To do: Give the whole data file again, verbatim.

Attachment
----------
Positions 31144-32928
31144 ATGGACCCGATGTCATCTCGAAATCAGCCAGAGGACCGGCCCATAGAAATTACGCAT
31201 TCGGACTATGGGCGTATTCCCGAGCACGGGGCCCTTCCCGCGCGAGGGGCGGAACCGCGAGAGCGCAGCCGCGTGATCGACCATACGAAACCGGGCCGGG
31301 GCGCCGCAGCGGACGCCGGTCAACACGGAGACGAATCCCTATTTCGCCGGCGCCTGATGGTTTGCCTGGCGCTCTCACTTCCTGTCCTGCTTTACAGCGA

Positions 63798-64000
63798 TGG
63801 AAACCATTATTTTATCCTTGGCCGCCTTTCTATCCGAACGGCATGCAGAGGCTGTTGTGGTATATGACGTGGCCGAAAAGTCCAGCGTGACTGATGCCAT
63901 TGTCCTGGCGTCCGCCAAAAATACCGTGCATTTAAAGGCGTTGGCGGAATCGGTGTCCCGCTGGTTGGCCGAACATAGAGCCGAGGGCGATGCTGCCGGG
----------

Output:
Positions 31144-32928
31144 ATGGACCCGATGTCATCTCGAAATCAGCCAGAGGACCGGCCCATAGAAATTACGCAT
31201 TCGGACTATGGGCGTATTCCCGAGCACGGGGCCCTTCCCGCGCGAGGGGCGGAACCGCGAGAGCGCAGCCGCGTGATCGACCATACGAAACCGGGCCGGG
31301 GCGCCGCAGCGGACGCCGGTCAACACGGAGACGAATCCCTATTTCGCCGGCGCCTGATGGTTTGCCTGGCGCTCTCACTTCCTGTCCTGCTTTACAGCGA

Positions 63798-64000
63798 TGG
63801 AAACCATTATTTTATCCTTGGCCGCCTTTCTATCCGAACGGCATGCAGAGGCTGTTGTGGTATATGACGTGGCCGAAAAGTCCAGCGTGACTGATGCCAT
63901 TGTCCTGGCGTCCGCCAAAAATACCGTGCATTTAAAGGCGTTGGCGGAATCGGTGTCCCGCTGGTTGGCCGAACATAGAGCCGAGGGCGATGCTGCCGGG